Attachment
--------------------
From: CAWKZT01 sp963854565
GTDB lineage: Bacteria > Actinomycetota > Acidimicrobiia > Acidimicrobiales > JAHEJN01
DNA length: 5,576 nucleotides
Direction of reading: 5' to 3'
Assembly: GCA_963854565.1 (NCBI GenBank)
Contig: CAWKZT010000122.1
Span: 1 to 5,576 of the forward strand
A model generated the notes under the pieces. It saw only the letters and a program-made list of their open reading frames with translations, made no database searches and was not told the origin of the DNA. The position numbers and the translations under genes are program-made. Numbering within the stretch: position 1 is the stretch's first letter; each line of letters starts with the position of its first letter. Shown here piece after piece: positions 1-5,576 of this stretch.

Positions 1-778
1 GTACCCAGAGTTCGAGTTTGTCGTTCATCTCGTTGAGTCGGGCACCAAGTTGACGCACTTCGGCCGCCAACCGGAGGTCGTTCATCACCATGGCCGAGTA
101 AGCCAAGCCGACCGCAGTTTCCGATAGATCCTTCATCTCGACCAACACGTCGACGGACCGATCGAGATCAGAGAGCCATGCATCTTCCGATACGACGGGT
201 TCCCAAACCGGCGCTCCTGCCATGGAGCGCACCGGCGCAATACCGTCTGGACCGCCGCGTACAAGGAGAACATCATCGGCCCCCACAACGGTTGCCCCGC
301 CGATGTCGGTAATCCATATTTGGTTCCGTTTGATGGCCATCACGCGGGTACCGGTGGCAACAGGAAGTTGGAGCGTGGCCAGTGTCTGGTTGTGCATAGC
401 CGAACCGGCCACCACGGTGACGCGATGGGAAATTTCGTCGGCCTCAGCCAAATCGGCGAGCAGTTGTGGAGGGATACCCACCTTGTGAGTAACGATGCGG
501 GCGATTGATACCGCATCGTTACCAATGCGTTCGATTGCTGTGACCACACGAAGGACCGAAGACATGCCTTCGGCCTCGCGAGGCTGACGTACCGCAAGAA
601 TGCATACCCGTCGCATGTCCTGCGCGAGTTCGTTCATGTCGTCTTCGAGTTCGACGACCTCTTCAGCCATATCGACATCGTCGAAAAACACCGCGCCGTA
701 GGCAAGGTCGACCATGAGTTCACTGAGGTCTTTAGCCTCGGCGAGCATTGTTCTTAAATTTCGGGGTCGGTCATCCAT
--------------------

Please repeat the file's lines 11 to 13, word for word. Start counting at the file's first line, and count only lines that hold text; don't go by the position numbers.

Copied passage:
101 AGCCAAGCCGACCGCAGTTTCCGATAGATCCTTCATCTCGACCAACACGTCGACGGACCGATCGAGATCAGAGAGCCATGCATCTTCCGATACGACGGGT
201 TCCCAAACCGGCGCTCCTGCCATGGAGCGCACCGGCGCAATACCGTCTGGACCGCCGCGTACAAGGAGAACATCATCGGCCCCCACAACGGTTGCCCCGC
301 CGATGTCGGTAATCCATATTTGGTTCCGTTTGATGGCCATCACGCGGGTACCGGTGGCAACAGGAAGTTGGAGCGTGGCCAGTGTCTGGTTGTGCATAGC